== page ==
Quote: “Without faith a prayer has only form. Without faith a prayer has not heart or flame.” --Guy Everton Tremaine
"Whatever you ask for in prayer, believe (have faith) that you have received it and it will be yours" (Mark 11:24 NIV).
"How can I pray with faith ‘and power?" The first truth we must understand is that it is only in the name of Jesus that we can come to the Father in prayer. Jesus said: "I am the way and the truth and the life. No one comes to the Father except through me" (John 14:6 NIV). Not only must we come to the Father through faith in Jesus Christ for salvation, we must also come to the Father in prayer in the name of Jesus. Thus, we close our prayers with words like, "I pray/ask these things in the name of Jesus. Amen."
Jesus told his disciples that they could ask for anything in his name and it would be given them. "And I will do whatever you ask in my name, so that the Son may bring glory to the Father" (John 14:13 NIV). This sounds as if we can ask anything our little thumping hearts desire and Jesus is obligated to give it to us. Is this true? Listen to the conditions Jesus describes for this kind of praying. "If you remain in me and my words remain in you, ask whatever you wish, and it will be given to you" (John 15:7 NIV).
What does it mean to "remain in Jesus?" It means that we stay connected to him through faith, study of His Word, prayer, and yielding control of our lives to his Holy Spirit who "lives with you and is in you" (John 14:17 NIV). Jesus used the analogy of a vine and its branches to help us visualize this "remaining" in him. "I am the vine; you are the branches . . . apart from me you can do nothing (bear no fruit)" (John 15:5).
Think with me about the relationship of a tree trunk to its branches. All the life-sustaining nutrients, genetic instructions to bear fruit, and all the life-giving moisture comes to the branches through the trunk. In other words, the branches (you and I) are totally dependent upon Jesus for our spiritual sustenance and direction as Christians. No branch decides on its own what kind of fruit it will bear, or the shape of its leaves. All its instructions are received through the tree.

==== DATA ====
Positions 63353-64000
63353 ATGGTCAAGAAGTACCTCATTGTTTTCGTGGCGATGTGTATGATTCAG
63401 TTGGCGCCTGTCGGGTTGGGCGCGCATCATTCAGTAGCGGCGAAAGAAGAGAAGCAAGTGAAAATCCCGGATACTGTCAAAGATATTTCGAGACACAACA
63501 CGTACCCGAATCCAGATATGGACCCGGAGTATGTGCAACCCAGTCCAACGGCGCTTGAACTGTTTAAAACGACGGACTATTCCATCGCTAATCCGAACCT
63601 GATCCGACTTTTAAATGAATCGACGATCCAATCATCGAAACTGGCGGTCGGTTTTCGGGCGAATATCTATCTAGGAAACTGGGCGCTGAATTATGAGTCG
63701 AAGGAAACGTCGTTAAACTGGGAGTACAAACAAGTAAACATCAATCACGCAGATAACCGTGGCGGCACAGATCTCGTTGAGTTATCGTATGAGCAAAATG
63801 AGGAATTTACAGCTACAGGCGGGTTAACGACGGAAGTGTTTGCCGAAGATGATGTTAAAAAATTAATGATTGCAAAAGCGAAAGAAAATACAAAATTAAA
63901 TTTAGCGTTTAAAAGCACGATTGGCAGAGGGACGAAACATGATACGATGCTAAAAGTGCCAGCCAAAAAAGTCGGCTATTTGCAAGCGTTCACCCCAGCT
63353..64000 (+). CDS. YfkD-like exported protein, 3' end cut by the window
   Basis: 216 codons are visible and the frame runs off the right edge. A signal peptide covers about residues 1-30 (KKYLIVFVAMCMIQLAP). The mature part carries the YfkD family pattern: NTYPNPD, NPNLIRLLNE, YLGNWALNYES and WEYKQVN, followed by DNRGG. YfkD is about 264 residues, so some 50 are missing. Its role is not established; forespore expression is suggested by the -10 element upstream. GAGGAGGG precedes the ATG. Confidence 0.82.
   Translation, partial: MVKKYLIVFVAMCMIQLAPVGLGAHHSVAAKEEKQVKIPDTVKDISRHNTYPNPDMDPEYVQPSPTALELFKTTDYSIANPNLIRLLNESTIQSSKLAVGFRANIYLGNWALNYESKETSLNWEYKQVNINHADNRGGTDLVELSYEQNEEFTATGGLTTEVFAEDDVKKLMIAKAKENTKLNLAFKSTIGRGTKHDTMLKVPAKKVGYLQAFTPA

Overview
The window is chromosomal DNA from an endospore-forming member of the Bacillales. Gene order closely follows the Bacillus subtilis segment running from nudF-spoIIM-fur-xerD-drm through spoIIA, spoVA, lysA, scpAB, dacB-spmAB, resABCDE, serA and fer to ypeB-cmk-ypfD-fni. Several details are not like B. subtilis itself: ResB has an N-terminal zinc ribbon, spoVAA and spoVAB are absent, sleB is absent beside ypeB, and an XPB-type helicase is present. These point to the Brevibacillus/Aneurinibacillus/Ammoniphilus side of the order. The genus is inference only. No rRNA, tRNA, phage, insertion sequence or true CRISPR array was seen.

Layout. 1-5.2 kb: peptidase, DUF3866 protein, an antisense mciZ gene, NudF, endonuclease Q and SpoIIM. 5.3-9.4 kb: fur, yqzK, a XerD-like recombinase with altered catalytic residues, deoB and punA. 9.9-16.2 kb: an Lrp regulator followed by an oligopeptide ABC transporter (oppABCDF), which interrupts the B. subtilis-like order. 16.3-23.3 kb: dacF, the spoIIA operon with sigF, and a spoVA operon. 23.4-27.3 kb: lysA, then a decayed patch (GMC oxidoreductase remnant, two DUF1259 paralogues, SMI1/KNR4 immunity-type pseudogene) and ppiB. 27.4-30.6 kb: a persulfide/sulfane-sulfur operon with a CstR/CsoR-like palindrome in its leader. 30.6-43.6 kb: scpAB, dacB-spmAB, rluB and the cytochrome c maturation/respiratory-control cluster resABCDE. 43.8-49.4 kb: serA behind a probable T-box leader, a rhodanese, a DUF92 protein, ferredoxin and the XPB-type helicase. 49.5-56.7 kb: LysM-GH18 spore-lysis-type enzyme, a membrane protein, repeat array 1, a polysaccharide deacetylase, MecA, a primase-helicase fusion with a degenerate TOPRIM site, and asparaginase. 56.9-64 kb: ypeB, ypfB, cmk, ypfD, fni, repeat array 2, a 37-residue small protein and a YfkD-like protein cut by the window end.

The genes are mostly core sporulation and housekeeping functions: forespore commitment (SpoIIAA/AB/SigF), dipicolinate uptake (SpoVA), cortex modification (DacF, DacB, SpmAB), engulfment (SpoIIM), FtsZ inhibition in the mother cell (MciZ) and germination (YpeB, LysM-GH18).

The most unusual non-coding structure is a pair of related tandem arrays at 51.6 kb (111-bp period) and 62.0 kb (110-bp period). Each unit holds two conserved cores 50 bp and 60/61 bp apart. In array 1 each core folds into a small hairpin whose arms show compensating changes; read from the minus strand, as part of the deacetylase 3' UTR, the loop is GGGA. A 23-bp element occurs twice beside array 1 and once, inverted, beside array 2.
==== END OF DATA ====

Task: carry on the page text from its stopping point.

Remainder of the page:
Now, get this picture. When a branch prays, he/she will not pray for anything that is contrary to the nature, character, and will of the vine/tree/Jesus. Jesus knows that if we remain in Him, we will only pray for things consistent with His will and character. That's why He said we can pray for anything we wish and it will be given to us. You see, as our desires becomes consistent with His character and will, we won't ask selfishly for things contrary to the will of the Vine, and He will give us what we desire.
Love, Jerry & Dotse

Friday, June 19, 2015

Husbands and Fathers

                                                            Fathers Day Clip Art. Father's Day Christian Clipart. View Original ...
Chuckle: “Wandering inside a pet store, I stopped in front of a bird cage to admire a parakeet. We watched each other for a few minutes before it asked, ‘Can’t you talk?’” –Shirley Brown
Quote:  It is easier for a father to have children than for children to have a real father.” –Pope John XXIII Reader’s Digest November 1960
“Husbands, love your wives, just as Christ loved the church and gave himself up for her”  (Ephesians 5:25 NIV).  “Fathers, do not provoke your children to anger by the way you treat them. Rather, bring them up with the discipline and instruction that comes from the Lord”  (Ephesians 6:4 NLT).
I believe great husbands are likely to be great fathers. Since we don’t celebrate a “Husband’s Day,” let’s focus on being a great husband in this Father’s Day message. Rather than my commenting on our Scripture verses today, I think you will be touched by this letter from Ronald Reagan to his son, Michael, on the occasion of Michael’s wedding in June 1971.
Dear Mike:
    You’ve heard all the jokes that have been rousted by all the “unhappily marrieds.” But there is another viewpoint. You have entered into the most meaningful relationship there is in all human life. It can be whatever you decide to make it.